It was not until the year 1842 that Minoides Mynas brought to Paris from Mount Athos, on his return from a commission given him by the French Government, a fourteenth-century MS. in a mutilated condition. This was the MS. of our _Philosophumena_ which is supposed to have been the work of Hippolytus. The authorship, however, is still uncertain, as will appear by what will be said about the Simon of Epiphanius and Philaster.
The latter part of the section on Simon in the _Philosophumena_ is not so important, and is undoubtedly taken from Irenaeus or from the anti-heretical treatise of Justin, or from the source from which both these fathers drew. The account of the death of Simon, however, shows that the author was not Hippolytus from whose lost work Epiphanius and Philaster are proved by Lipsius to have taken their accounts.
The Simon of Origen gives us no new information, except as to the small number of the Simonians. But like other data in his controversial writings against the Gnostic philosopher Celsus we can place little reliance on his statement, for Eusebius Pamphyli writing in A.D. 324-5, a century afterwards, speaks of the Simonians as still considerable in numbers.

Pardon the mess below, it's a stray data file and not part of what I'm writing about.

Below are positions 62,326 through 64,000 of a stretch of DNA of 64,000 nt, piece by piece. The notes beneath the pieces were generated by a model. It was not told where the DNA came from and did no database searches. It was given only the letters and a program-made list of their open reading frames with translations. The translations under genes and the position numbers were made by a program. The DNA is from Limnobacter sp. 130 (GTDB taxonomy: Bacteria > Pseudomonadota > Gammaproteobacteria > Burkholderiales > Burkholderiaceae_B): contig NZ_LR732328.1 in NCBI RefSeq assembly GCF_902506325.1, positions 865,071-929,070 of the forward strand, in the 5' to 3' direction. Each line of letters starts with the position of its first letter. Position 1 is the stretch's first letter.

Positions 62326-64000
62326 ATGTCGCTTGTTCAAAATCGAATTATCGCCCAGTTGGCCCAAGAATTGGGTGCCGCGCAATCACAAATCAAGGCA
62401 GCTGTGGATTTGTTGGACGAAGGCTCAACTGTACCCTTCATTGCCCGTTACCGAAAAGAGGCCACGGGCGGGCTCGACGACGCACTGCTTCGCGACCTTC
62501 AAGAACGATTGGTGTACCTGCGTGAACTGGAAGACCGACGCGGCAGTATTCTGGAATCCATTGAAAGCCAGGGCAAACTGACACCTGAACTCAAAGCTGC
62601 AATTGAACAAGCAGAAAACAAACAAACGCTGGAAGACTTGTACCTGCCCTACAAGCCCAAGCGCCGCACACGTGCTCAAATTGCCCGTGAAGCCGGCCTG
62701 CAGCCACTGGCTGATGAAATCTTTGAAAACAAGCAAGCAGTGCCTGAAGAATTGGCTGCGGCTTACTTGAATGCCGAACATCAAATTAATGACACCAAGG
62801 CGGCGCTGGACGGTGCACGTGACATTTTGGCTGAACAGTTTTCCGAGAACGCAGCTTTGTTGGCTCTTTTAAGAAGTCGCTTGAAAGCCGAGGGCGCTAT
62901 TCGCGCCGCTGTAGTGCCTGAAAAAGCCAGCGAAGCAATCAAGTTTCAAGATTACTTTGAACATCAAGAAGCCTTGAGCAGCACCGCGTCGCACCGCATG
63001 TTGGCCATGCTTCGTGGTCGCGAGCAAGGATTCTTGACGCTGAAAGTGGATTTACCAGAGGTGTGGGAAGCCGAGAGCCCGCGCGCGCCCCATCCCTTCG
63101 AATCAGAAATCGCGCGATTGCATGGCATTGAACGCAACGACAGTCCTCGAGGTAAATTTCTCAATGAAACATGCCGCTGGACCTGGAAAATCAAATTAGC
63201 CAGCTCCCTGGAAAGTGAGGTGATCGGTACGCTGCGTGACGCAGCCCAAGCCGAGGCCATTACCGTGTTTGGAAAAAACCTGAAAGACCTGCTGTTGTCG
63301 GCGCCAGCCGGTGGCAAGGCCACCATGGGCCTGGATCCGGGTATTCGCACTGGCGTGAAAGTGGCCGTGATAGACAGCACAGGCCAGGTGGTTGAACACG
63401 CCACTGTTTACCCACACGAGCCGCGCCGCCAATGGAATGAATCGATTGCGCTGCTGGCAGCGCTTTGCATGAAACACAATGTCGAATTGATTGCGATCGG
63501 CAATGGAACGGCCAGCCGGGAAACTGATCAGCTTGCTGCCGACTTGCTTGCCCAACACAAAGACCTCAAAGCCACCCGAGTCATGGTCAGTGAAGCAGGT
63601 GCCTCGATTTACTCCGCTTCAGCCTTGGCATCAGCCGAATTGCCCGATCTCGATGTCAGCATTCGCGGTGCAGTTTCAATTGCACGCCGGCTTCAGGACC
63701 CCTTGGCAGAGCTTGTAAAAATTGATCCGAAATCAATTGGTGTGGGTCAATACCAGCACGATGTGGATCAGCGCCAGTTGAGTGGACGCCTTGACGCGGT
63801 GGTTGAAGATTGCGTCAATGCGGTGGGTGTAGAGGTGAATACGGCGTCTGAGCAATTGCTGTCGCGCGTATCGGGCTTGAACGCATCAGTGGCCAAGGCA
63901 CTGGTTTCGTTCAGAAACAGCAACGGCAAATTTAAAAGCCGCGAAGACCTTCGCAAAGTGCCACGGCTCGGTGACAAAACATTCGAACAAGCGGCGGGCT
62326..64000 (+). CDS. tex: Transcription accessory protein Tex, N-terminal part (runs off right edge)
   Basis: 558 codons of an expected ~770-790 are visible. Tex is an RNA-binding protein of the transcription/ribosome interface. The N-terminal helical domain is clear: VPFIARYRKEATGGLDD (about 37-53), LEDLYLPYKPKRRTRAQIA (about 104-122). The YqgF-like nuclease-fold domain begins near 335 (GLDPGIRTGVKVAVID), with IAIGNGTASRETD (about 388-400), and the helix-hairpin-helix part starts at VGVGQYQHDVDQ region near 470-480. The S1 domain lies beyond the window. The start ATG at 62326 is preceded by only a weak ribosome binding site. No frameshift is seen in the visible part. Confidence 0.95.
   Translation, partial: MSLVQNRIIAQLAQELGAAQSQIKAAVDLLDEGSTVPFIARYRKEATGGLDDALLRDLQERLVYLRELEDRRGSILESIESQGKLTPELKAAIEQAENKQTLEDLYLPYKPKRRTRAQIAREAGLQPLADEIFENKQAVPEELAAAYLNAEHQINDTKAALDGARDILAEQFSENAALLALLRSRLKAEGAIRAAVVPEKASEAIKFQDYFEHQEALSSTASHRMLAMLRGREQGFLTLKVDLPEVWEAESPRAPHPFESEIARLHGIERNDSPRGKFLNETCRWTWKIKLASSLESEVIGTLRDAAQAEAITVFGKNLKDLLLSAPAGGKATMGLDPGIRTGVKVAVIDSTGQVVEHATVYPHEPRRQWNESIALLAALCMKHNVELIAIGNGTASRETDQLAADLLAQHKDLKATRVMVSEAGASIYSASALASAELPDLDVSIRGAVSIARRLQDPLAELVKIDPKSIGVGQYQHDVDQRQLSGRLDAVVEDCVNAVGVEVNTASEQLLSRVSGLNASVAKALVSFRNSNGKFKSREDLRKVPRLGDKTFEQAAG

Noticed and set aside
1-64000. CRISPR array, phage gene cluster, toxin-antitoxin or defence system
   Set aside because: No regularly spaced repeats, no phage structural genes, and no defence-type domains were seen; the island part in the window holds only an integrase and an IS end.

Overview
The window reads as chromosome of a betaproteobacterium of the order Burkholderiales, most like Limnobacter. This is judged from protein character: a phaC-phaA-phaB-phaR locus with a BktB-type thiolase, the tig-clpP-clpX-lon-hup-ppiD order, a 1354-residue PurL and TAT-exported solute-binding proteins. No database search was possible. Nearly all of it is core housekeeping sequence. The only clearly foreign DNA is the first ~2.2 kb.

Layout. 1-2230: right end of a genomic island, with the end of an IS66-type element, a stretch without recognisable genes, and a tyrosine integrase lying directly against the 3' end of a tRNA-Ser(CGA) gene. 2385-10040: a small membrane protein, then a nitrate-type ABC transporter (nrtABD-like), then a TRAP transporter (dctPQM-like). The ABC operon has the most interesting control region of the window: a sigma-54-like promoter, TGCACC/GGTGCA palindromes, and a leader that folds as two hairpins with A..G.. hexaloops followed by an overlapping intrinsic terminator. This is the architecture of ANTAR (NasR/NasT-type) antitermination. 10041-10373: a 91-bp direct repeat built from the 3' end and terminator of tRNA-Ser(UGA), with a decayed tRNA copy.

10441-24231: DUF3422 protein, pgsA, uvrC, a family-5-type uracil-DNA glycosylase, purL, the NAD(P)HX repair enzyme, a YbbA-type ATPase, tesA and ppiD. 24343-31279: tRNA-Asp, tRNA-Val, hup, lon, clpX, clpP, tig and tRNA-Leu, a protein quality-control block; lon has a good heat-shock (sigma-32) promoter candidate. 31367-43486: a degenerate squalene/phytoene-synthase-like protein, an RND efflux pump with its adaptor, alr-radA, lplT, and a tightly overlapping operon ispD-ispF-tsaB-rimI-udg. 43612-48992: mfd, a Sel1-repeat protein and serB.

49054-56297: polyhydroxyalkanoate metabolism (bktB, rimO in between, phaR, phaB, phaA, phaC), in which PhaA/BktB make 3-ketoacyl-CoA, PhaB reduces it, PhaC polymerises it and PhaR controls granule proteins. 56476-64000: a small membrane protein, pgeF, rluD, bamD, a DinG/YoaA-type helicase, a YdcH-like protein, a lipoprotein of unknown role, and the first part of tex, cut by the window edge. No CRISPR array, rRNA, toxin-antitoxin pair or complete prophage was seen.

The Simon of Epiphanius and Philaster leads us to speak of a remarkable feat of scholarship performed by R.A. Lipsius, the learned professor of divinity in the university of Jena. From their accounts he has reconstructed to some extent a lost work of Hippolytus against heresies of which a description was given by Photius. This treatise was founded on certain discourses of Irenaeus. By comparing Philaster, Epiphanius, and the Pseudo-Tertullian, he recovers Hippolytus, and by comparing his restored Hippolytus with Irenaeus he infers a common authority, probably the lost work of Justin Martyr, or, may we suggest, as remarked above, the work from which Justin got his information.